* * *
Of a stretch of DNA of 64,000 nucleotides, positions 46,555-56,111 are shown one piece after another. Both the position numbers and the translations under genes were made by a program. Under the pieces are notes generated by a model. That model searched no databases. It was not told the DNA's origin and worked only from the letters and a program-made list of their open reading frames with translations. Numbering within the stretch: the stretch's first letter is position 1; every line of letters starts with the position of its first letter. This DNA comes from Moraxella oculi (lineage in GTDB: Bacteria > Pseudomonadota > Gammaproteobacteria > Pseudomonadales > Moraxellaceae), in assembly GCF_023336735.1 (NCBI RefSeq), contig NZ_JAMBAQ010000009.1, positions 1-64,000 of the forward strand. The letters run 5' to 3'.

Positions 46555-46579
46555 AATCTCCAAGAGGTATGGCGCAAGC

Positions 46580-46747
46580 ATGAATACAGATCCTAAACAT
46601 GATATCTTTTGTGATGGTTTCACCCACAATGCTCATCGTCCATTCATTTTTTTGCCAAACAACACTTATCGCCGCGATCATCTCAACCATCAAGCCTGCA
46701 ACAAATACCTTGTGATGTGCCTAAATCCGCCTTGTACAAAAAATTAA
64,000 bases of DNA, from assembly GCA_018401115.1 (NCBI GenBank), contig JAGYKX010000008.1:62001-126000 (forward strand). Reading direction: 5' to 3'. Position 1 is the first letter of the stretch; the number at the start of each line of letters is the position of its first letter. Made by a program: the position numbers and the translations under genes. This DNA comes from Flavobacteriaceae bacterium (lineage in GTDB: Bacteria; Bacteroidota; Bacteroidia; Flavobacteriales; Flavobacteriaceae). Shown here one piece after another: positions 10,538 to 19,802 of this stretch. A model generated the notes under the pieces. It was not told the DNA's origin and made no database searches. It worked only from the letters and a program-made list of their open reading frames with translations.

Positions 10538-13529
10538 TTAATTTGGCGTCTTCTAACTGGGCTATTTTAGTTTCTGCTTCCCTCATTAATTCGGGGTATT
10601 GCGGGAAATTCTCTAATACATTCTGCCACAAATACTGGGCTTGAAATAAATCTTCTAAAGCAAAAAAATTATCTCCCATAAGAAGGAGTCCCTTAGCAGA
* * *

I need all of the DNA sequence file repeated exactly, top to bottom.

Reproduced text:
Of a stretch of DNA of 64,000 nucleotides, positions 46,555-56,111 are shown one piece after another. Both the position numbers and the translations under genes were made by a program. Under the pieces are notes generated by a model. That model searched no databases. It was not told the DNA's origin and worked only from the letters and a program-made list of their open reading frames with translations. Numbering within the stretch: the stretch's first letter is position 1; every line of letters starts with the position of its first letter. This DNA comes from Moraxella oculi (lineage in GTDB: Bacteria > Pseudomonadota > Gammaproteobacteria > Pseudomonadales > Moraxellaceae), in assembly GCF_023336735.1 (NCBI RefSeq), contig NZ_JAMBAQ010000009.1, positions 1-64,000 of the forward strand. The letters run 5' to 3'.

Positions 46555-46579
46555 AATCTCCAAGAGGTATGGCGCAAGC

Positions 46580-46747
46580 ATGAATACAGATCCTAAACAT
46601 GATATCTTTTGTGATGGTTTCACCCACAATGCTCATCGTCCATTCATTTTTTTGCCAAACAACACTTATCGCCGCGATCATCTCAACCATCAAGCCTGCA
46701 ACAAATACCTTGTGATGTGCCTAAATCCGCCTTGTACAAAAAATTAA
64,000 bases of DNA, from assembly GCA_018401115.1 (NCBI GenBank), contig JAGYKX010000008.1:62001-126000 (forward strand). Reading direction: 5' to 3'. Position 1 is the first letter of the stretch; the number at the start of each line of letters is the position of its first letter. Made by a program: the position numbers and the translations under genes. This DNA comes from Flavobacteriaceae bacterium (lineage in GTDB: Bacteria; Bacteroidota; Bacteroidia; Flavobacteriales; Flavobacteriaceae). Shown here one piece after another: positions 10,538 to 19,802 of this stretch. A model generated the notes under the pieces. It was not told the DNA's origin and made no database searches. It worked only from the letters and a program-made list of their open reading frames with translations.

Positions 10538-13529
10538 TTAATTTGGCGTCTTCTAACTGGGCTATTTTAGTTTCTGCTTCCCTCATTAATTCGGGGTATT
10601 GCGGGAAATTCTCTAATACATTCTGCCACAAATACTGGGCTTGAAATAAATCTTCTAAAGCAAAAAAATTATCTCCCATAAGAAGGAGTCCCTTAGCAGA